The $$Q_k$$ in Equation 3.20, defined as

$Q_k = \frac{P_{k-1}}{\psi_k^{\mathrm{T}} P_{k-1} \psi_k+\lambda} \\ \tag{3.24}$

is derived from the general form the Kalman Filter (KF) algorithm.

$Q_k = \frac{P_{k-1}}{\psi_k^{\mathrm{T}} P_{k-1} \psi_k+v_0} \\ \tag{3.25}$

where $$v_0$$ is the variance of the noise in the definition of the KF, in which the cost function is defined as the sum of squares of the innovation (noise). You can check the details in the Billings, S. A. book

If we change $$Q_k$$ in Equation 3.25 to scaled identity matrix

$Q_k = \frac{\mu}{\Vert \psi_k \Vert^2}I \tag{3.26}$

where $$\mu \in \mathbb{R}^+$$, the $$Q_k$$ and $$\hat{\theta}_k$$ in Equation 3.20 becomes

$\hat{\theta}_k=\hat{\theta}_{k-1}+\frac{\mu\left[y(k)-\psi_k^{\mathrm{T}} \hat{\theta}_{k-1}\right]}{\Vert \psi_k \Vert^2}\psi_k \tag{3.27}$

where $$\psi_k^{\mathrm{T}} \hat{\theta}_{k-1} = \hat{y}_k$$, which is known as the LMS algorithm.

#### Convergence and Step-Size¶

The step-size parameter $$\mu$$ plays a crucial role in the performance of the LMS algorithm. If $$\mu$$ is too large, the algorithm may become unstable and fail to converge. If $$\mu$$ is too small, the algorithm will converge slowly. The choice of $$\mu$$ is typically:

$0 < \mu < \frac{2}{\lambda_{\max}} \tag{3.28}$

where $$\lambda_{\max}$$ is the largest eigenvalue of the input signal’s autocorrelation matrix.

In SysIdentPy, you can use several variants of the LMS algorithm:

1. LeastMeanSquareMixedNorm
2. LeastMeanSquares
3. LeastMeanSquaresFourth
4. LeastMeanSquaresLeaky
5. LeastMeanSquaresNormalizedLeaky
6. LeastMeanSquaresNormalizedSignRegressor
7. LeastMeanSquaresNormalizedSignSign
8. LeastMeanSquaresSignError
9. LeastMeanSquaresSignSign
10. AffineLeastMeanSquares
11. NormalizedLeastMeanSquares
12. NormalizedLeastMeanSquaresSignError
13. LeastMeanSquaresSignRegressor

To use any one on the methods above, you just need to import it and set the estimator using the option you want:

from sysidentpy.utils.generate_data import get_siso_data
from sysidentpy.model_structure_selection import FROLS
from sysidentpy.basis_function._basis_function import Polynomial
from sysidentpy.parameter_estimation import LeastMeanSquares
from sysidentpy.narmax_base import InformationMatrix
import matplotlib.pyplot as plt

x_train, x_test, y_train, y_test = get_siso_data(
n=1000, colored_noise=False, sigma=0.001, train_percentage=90
)

regressor_matrix = InformationMatrix(xlag=2, ylag=2).build_input_output_matrix(
X=x_train, y=y_train
)
max_lag = 2
psi = Polynomial(degree=2).fit(regressor_matrix, max_lag=max_lag)
estimator = LeastMeanSquares(mu=0.1)
theta = estimator.optimize(psi, y_train[max_lag:, :])
theta

array([[ 7.53481862e-05],
[ 2.00336327e-01],
[ 4.03075867e-04],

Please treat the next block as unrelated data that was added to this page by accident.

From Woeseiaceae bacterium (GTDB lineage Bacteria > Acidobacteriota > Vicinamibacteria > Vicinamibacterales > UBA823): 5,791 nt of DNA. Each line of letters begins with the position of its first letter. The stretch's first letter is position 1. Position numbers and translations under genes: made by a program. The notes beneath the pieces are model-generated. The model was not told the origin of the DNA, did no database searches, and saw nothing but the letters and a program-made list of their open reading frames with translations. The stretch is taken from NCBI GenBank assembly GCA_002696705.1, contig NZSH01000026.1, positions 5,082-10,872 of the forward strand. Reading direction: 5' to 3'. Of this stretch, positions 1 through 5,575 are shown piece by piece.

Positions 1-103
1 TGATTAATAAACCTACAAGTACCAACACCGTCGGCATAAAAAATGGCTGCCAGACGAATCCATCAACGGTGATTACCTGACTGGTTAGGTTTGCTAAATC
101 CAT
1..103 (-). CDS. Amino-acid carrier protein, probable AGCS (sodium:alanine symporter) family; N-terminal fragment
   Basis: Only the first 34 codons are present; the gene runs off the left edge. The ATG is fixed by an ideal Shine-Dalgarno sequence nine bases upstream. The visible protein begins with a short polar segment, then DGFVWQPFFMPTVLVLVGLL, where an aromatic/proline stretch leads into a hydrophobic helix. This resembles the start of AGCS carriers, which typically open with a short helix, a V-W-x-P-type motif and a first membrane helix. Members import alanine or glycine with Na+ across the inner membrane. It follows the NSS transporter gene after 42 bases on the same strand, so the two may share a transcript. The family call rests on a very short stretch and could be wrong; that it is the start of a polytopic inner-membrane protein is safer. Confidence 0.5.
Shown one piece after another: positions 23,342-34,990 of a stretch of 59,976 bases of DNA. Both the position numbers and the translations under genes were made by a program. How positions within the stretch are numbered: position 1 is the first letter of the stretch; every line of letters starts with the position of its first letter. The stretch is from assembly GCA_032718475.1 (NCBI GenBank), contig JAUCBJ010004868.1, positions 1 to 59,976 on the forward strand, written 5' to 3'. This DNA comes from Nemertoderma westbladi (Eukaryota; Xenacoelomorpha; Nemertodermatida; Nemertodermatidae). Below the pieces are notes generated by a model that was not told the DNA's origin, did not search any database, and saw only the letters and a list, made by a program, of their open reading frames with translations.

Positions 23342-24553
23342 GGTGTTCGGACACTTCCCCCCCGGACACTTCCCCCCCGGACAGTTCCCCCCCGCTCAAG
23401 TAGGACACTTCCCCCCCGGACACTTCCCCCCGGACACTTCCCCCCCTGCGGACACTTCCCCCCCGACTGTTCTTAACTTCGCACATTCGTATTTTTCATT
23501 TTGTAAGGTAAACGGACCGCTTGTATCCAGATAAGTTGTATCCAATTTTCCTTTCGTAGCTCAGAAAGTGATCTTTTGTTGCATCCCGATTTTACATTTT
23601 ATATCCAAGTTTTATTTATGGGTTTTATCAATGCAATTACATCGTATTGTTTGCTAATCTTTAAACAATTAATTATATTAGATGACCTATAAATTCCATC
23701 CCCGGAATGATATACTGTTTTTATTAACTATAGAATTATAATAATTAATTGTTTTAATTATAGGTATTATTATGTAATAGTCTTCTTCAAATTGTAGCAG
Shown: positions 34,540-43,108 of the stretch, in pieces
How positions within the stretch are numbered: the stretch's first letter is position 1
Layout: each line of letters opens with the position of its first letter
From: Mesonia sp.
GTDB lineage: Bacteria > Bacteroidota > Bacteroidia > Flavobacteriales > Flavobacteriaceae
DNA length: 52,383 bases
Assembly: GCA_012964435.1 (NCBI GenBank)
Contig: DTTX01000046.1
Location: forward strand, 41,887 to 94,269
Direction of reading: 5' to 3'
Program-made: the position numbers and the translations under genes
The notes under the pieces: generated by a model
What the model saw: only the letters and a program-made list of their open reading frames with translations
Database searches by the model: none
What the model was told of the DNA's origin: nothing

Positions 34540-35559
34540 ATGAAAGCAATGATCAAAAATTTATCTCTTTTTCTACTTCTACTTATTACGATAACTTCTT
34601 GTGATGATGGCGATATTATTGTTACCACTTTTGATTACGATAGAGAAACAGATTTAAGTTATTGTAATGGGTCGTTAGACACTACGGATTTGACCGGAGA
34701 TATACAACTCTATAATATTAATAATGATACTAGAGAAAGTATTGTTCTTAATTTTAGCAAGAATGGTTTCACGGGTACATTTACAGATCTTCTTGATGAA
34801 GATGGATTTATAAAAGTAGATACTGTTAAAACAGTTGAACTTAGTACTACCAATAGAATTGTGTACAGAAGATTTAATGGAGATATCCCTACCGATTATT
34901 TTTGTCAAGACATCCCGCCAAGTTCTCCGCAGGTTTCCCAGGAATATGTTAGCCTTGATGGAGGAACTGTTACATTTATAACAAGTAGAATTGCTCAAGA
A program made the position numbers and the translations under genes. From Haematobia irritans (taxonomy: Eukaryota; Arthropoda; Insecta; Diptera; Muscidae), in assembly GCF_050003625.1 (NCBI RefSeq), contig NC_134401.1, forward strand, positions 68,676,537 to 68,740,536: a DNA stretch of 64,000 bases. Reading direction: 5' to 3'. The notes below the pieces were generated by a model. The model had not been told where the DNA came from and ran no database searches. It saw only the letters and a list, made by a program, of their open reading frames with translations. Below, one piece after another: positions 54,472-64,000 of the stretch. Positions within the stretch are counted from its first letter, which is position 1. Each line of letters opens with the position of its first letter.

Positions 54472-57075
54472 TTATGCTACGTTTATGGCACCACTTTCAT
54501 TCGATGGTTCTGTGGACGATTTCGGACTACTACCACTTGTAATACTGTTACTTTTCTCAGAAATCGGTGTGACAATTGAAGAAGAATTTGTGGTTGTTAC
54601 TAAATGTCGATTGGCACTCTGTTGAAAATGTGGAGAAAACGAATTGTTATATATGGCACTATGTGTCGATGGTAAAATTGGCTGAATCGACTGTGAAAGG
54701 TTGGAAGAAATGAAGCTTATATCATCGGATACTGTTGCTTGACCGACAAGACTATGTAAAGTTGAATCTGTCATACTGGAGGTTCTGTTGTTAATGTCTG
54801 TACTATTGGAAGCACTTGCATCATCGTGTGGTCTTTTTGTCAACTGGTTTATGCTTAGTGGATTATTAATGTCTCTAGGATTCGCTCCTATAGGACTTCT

[ 5.16401623e-05],
[ 8.99539417e-01],
[-6.38551780e-04],
[-5.68962465e-05],
[ 1.00643282e-01],
[ 5.48097106e-04],
[ 5.15983109e-04],
[ 5.46693676e-04],
[-3.18759644e-04],
[-4.90420481e-04],
[ 4.09662242e-04],
[ 5.39826714e-04]])


## Extended Least Squares Algorithm¶

Let's show an example of the effect of a biased parameter estimation. To make things simple,The data is generated by simulating the following model:

$y_k = 0.2y_{k-1} + 0.1y_{k-1}x_{k-1} + 0.9x_{k-2} + e_{k}$

In this case, we know the values of the true parameters, so it will be easier to understand how they are affected by a biased estimation. The data is generated using a method from SysIdentPy. If colored_noise is set to True in the method, a colored noise is added to the data:

$e_{k} = 0.8\nu_{k-1} + \nu_{k}$

where $$x$$ is a uniformly distributed random variable and $$\nu$$ is a gaussian distributed variable with $$\mu=0$$ and $$\sigma$$ is defined by the user.

We will generate a data with 1000 samples with white noise and selecting 90% of the data to train the model.

x_train, x_valid, y_train, y_valid = get_siso_data(
n=1000, colored_noise=True, sigma=0.2, train_percentage=90
)


First we will train a model without the Extended Least Squares Algorithm for comparison purpose.

import numpy as np
import matplotlib.pyplot as plt
import seaborn as sns
import pandas as pd
from sysidentpy.model_structure_selection import FROLS
from sysidentpy.basis_function._basis_function import Polynomial
from sysidentpy.parameter_estimation import LeastSquares
from sysidentpy.utils.generate_data import get_siso_data
from sysidentpy.utils.display_results import results

basis_function = Polynomial(degree=2)
estimator = LeastSquares(unbiased=False)
model = FROLS(
order_selection=False,
n_terms=3,
ylag=2,
xlag=2,
info_criteria="aic",
estimator=estimator,
basis_function=basis_function,
err_tol=None,
)

model.fit(X=x_train, y=y_train)
yhat = model.predict(X=x_valid, y=y_valid)
rrse = root_relative_squared_error(y_valid, yhat)

r = pd.DataFrame(
results(
model.final_model,
model.theta,
model.err,
model.n_terms,